University of Liverpool researchers have built an intelligent robot scientist that can work nonstop 24-7 and carry out experiments by itself. This robot can make its own decisions about which chemistry experiments to perform next, has humanoid dimensions and is capable of working in a standard laboratory using instruments just like a human researcher does. Unlike its real-life counterpart, this 881-pound robot can think in 10 dimensions, and works for 21.5 hours each day, pausing just to recharge. Read more for a video and additional information.
San Francisco-based Edge Innovations reveals an ultra realistic dolphin robot that can last over 10-years in salt water without any maintenance. Unfortunately (or fortunately), the current vision still does need to be remotely operated by a human, but one the bright side, itcan swim for up to 10-hours on a single charge of its battery. Read more for a video and additional information.
Unlike other robotic birds, Festo’s BionicSwift has a radio-based indoor GPS with ultra-wideband technology (UWB) to allow it to fly safely and in a coordinated pattern in a defined airspace. Its wings are modeled after the plumage of real birds and weighs just 42 grams despite having a body length of 44.5 centimeters as well as a wingspan of 68 centimeters. Read more for a video and additional information.
NASA unveils the soccer ball-sized SPARROW (Steam Propelled Autonomous Retrieval Robot for Ocean Worlds) and it consists of a system of thrusters, avionics as well as instruments, all encased in a protective spherical cage. It runs on steam produced from melted ice to keep the environment pristine for research and travels through the air using short thrusts, or in other words, hopping. Read more for a video and additional information.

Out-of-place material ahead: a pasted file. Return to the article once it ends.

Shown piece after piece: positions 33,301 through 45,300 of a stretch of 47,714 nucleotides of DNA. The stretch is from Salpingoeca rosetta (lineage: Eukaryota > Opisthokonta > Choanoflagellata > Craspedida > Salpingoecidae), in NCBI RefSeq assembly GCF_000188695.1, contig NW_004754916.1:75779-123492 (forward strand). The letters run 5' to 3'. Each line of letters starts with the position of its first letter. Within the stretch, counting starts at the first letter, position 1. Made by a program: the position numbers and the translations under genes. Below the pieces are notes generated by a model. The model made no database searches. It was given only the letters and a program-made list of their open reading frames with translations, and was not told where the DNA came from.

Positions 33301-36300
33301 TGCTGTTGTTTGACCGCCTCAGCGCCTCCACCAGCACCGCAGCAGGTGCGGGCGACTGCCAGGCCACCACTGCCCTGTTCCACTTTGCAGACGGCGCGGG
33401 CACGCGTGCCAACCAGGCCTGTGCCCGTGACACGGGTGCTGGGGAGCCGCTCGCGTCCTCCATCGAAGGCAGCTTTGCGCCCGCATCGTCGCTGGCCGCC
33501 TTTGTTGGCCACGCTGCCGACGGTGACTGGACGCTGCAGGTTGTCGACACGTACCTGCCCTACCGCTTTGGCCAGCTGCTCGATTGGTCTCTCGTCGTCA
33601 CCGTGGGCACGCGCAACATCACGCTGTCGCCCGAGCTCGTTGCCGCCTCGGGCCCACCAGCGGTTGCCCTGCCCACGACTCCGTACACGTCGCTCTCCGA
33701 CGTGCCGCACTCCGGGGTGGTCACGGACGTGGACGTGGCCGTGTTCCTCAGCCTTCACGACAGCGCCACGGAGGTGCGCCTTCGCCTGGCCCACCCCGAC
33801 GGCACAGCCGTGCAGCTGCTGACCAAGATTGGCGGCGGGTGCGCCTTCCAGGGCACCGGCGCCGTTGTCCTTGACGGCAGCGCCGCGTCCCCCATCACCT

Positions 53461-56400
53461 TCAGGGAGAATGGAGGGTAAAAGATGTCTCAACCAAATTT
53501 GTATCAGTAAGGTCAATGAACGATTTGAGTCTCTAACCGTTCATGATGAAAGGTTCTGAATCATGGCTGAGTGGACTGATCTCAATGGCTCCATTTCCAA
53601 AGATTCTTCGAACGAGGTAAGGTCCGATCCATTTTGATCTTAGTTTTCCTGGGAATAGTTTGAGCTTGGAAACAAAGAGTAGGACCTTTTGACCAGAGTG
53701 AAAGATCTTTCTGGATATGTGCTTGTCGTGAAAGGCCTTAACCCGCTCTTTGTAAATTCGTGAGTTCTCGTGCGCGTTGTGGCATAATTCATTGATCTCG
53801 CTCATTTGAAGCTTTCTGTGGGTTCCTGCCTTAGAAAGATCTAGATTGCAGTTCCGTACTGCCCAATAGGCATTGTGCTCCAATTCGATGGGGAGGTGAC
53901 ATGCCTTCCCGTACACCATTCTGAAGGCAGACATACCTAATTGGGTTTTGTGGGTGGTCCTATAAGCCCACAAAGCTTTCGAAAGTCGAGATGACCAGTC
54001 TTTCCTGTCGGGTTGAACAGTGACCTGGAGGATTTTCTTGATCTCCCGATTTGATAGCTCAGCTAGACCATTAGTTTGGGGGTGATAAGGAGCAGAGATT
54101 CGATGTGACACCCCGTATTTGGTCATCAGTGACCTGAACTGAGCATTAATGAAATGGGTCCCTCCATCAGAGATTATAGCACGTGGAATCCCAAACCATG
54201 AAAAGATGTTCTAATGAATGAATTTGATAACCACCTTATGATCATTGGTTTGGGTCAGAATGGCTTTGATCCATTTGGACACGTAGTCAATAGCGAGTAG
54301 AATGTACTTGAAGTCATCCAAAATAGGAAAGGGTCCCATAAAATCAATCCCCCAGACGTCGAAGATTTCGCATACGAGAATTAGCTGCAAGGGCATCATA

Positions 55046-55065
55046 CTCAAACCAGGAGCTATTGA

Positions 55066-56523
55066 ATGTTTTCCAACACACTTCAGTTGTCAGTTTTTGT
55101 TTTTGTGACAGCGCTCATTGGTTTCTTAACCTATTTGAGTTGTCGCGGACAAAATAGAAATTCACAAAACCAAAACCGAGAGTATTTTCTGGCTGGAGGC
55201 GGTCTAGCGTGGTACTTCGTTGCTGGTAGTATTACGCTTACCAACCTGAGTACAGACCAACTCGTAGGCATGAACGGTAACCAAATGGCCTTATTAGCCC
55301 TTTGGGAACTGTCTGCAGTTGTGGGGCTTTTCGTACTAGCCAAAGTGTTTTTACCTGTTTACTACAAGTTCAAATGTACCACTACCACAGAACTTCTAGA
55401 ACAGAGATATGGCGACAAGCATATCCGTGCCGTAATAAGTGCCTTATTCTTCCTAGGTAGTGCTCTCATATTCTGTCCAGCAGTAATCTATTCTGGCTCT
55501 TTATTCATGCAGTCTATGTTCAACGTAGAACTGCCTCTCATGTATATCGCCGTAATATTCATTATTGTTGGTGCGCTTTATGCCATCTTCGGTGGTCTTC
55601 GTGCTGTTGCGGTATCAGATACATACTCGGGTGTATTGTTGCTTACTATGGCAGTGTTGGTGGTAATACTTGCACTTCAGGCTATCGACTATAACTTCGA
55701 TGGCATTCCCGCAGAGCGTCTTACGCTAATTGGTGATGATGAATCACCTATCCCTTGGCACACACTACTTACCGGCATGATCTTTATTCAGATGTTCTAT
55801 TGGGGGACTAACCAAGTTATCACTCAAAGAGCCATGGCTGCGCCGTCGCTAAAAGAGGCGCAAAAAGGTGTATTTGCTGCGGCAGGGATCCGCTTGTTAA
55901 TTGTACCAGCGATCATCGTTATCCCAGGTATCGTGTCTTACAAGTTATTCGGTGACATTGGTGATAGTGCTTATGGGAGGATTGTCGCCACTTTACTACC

Sony’s AIBO robot dog has just received a new software update, and along with it, some new tricks. Now, it can greet users at the door after assigning a meeting place and it stores the location. A door icon will then appear on the map located in the app and then AIBO will use that information to predict when you’ll come home, waiting at the door or whatever place you assigned. Read more for a video and additional information.
Georgia Tech researchers have deployed a hyper-efficient SlothBot at the Atlanta Botanical Garden. This robotic sloth is powered by pair of photovoltaic panels and designed to hang in the forest canopy continuously for months. It only moves when it must to measure environmental changes, like weather, animal movement and chemical factors. Read more for a video and additional information.
Boston Dynamics has been selling its Spot robot dog to select research facilities for around a year now, but today, the company announced that businesses in the United States are able to purchase it directly from their website. At $74500, Spot’s modular platform is designed to be easily-configurable using a number of accessories and add-ons available. Read more for a video showing how it works and additional information.
The LEGO Group has announced the first new MINDSTORMS set in years, and it’s the Robot Inventor 5-in-1 kit. Combining the LEGO building system with robotic and coding elements, you’ll be able to create anything imaginable, while developing the STEM skills that are essential to a child’s success. It lets you build five unique robots that can be programmed to walk, talk, think and do more than ever before. Read more for additional pictures and information.
When you think of Pixar robots, Wall-E and Eve probably come to mind, but ETH Zurich’s Ascento 2 wouldn’t look out of place alongside those two. It was developed by a group of engineering students and features a self-balancing design, powered by two wheels with built-in hub motors. If it encounters an obstacle, like a small step, it loads its spring-equipped legs before jumping forward. Read more for two videos and additional information.
Photo credit: Université de Sherbrooke
This isn’t a movie prop, but rather a real waist-mounted robotic arm developed by researchers at the Université de Sherbrooke in Canada. Think of it as a hydraulic, remote-controlled supernumerary robotic arm, complete with 3 degrees of freedom, actuated by magnetorheological clutches and hydrostatic transmissions to mimic a real human arm. Read more for a video and additional information.